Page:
James Robert Kane was three years ahead of me in school, but up until December 1968, he and I were of the same mindset when it came to the war in Vietnam. We were against it.
He had just graduated with a degree in journalism from the University of Minnesota. I was in the middle of my freshman year at Piper College in Pennsylvania, majoring in English and minoring in art. My career path was set for the clergy.
At roughly the same time period in the late 1960s, James and I reached the same moment of truth. My Selective Service card had me classified 1Y, which meant if I left school for any reason, I could be drafted, but would not have to fight. I expressed my displeasure with the war singing protest songs by Dylan, Donovan, Tom Paxton, and Phil Ochs in coffeehouses in the northeast. I still contemplated a run to Canada should things get testy. It became a moot point when I was downgraded/upgraded, depending on your perspective, to a 4F classification.
James, even though he was married and had a daughter, received a draft notice with a classification of 1A. He seriously considered a run to Canada as well, but in the end opted to serve in deference to his dad’s service in WWII.
On my end, I continued to oppose the war, but felt deep compassion for all who were serving. In 1970, my cousin Victor, who returned from Nam after a stint as a proud Marine, tried to drown his nightmares in booze, weed, and sticking his head between two stereo speakers blaring “In A Gadda Da Vida” at full bore as he attempted to slit his wrists at my 21st birthday party. It was a cry for help. “Shell Shock” was the term given it back then. Only recently have we begun to understand the ramifications of—and how to begin to deal with—PTSD, or post-traumatic stress disorder.
Being caught in a horrendously unpopular international crossfire was bad enough. But James faced a violent inner war raging between the truth in his heart vs. truth foisted on him by the powers-that-be. His struggle haunted him for years until he discovered a way to free himself. Though he handled the nightmarish confusion differently from my cousin Victor, the intensity was the same. James’ secret weapon in the PTSD battlefield was the pen.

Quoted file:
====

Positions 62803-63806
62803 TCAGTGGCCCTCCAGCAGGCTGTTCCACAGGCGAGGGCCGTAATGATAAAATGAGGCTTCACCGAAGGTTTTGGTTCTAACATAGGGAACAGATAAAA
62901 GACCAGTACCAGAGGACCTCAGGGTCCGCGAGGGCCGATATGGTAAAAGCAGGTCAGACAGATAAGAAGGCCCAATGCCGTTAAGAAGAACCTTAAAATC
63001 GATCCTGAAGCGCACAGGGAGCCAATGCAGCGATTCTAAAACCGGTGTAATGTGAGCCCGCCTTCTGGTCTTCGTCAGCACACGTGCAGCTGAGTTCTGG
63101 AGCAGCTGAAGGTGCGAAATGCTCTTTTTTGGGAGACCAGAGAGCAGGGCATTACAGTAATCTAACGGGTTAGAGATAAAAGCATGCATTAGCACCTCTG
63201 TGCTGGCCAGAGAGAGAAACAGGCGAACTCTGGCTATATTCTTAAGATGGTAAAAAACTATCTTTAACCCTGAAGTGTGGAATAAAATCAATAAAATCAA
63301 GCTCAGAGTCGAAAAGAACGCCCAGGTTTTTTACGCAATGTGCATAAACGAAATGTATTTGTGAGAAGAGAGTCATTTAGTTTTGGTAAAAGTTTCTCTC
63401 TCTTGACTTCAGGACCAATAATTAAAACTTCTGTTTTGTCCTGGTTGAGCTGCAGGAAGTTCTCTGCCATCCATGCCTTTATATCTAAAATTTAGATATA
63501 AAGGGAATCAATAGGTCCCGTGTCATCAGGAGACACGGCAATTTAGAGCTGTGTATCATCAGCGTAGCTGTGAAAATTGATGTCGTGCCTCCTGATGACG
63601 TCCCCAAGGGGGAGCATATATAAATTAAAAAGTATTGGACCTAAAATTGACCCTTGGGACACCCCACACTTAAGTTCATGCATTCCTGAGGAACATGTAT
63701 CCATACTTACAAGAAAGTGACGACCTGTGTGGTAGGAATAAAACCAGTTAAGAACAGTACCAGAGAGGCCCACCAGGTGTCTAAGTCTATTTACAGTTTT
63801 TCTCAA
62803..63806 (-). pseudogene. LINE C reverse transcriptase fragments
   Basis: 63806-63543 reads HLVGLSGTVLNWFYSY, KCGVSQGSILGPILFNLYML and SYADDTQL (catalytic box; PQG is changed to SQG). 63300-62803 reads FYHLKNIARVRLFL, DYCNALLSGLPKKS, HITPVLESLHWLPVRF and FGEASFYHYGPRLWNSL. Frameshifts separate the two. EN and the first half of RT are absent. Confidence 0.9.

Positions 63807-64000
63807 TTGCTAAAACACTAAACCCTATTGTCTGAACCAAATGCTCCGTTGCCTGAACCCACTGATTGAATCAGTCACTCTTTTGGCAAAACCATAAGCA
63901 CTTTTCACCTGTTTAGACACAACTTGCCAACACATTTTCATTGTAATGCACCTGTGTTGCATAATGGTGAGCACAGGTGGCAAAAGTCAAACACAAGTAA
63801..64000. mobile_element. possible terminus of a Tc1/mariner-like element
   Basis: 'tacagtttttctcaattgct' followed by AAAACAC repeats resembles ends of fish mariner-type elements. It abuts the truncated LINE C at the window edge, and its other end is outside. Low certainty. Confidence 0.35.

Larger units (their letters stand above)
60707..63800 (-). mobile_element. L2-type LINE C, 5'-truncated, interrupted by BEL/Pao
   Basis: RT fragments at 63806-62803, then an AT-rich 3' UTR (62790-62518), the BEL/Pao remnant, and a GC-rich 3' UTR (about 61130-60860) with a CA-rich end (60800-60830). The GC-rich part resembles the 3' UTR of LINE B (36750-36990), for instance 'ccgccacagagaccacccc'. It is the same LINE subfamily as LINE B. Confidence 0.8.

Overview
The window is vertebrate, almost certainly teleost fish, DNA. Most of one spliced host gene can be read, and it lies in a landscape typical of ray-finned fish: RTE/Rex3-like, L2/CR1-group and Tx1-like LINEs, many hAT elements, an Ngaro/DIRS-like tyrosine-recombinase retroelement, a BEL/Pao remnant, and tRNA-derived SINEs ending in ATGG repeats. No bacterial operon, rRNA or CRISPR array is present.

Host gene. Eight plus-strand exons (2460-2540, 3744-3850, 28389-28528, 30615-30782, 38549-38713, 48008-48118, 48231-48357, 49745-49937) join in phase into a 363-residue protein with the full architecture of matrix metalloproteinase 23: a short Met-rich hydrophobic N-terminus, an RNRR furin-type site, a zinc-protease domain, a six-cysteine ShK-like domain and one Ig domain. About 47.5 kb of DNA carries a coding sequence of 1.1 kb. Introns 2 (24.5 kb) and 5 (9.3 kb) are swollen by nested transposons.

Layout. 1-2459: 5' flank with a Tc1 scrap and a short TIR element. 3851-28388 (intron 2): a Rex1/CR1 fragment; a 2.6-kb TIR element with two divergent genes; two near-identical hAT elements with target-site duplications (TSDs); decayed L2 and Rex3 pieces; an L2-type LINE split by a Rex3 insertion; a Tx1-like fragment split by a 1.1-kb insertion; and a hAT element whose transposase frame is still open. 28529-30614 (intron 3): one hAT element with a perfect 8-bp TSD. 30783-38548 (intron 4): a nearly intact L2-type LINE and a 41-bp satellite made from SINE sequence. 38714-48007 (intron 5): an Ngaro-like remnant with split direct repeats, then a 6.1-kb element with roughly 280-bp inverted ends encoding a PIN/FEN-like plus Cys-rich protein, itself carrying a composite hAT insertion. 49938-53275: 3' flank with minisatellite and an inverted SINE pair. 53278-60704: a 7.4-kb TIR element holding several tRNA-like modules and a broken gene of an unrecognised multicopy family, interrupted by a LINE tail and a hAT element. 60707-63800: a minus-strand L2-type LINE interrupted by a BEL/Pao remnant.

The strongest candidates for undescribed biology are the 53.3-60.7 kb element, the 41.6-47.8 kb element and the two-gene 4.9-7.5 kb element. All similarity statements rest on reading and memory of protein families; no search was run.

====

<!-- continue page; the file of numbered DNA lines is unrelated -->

The crux of James’ nightmares was “a sort of three-legged stool thing,” he says. “One leg of the stool was being caught in a firefight where I was fired upon by the enemy as I climbed over the trunk of a huge tree blocking my path. Diving forward to avoid getting hit, I landed on my head and blacked out.
“The other two legs were the fear from constantly being stalked by the enemy and guilt over what we did there. The terror of that night on a listening post in the dark, being stalked by the Vietcong, certainly was manifested in many of my nightmares. So was the hamlet firefight after being knocked unconscious. Flashbacks about that incident left me wondering whether it was just another firefight or, perhaps, murder.
“More powerful than the battle experiences,” he continues, “I discovered what ate at me for 20 years afterward was the recognition that allowing myself to fight in that war was the greatest moral failure of my life. I did not have the courage to stand up and say Hell no, I won’t go. Lots of factors figured into that decision, but at the heart of it was that I didn’t want anyone, particularly other members of my extended family who served in WWII, to think I was a coward.
“The irony of that is this. One of my great uncles, a man I have admired since childhood, and himself a WWII Pacific Campaign veteran, read No Escape and told me, ‘I would have championed your decision if you’d had chosen to not serve.’
“So the firefight, the listening post and guilt. One hell of a powerful combination that took more than thirty years to work through.” And work through them he did. James confronted his nightmares by capturing them in his first novel, No Escape—Long Journey Back from Nam now available through Amazon or the Chanhassen Library.
“Telling a story over and over, it will loosen its hold on you,” James said in the Veterans Day issue of the Chaska Herald. No Escape is a poignant account of how protagonist Jim Nelson endured torture and met up with dead comrades on the other side of the veil separating us from life and the afterlife. After reading it I came away with a much deeper understanding and appreciation of postwar issues facing veterans.
PTSD is a struggle haunting and threatening the very lives of thousands of Vets still, and not just from Vietnam. James wants to continue helping Vets find their way to healing through writing, and he recommends Writing War: A Guide to Telling Your Story. “I would like to encourage other veterans—it works,” he says.
James has continued to write, adding two new books to his list. You can check them out here.
Note: Space Larrabee is the main character in D. E. Munson’s Chronicles of Space and Thyme series of novels. Learn more about the reason for the existence of this blog here and author D. E. Munson here.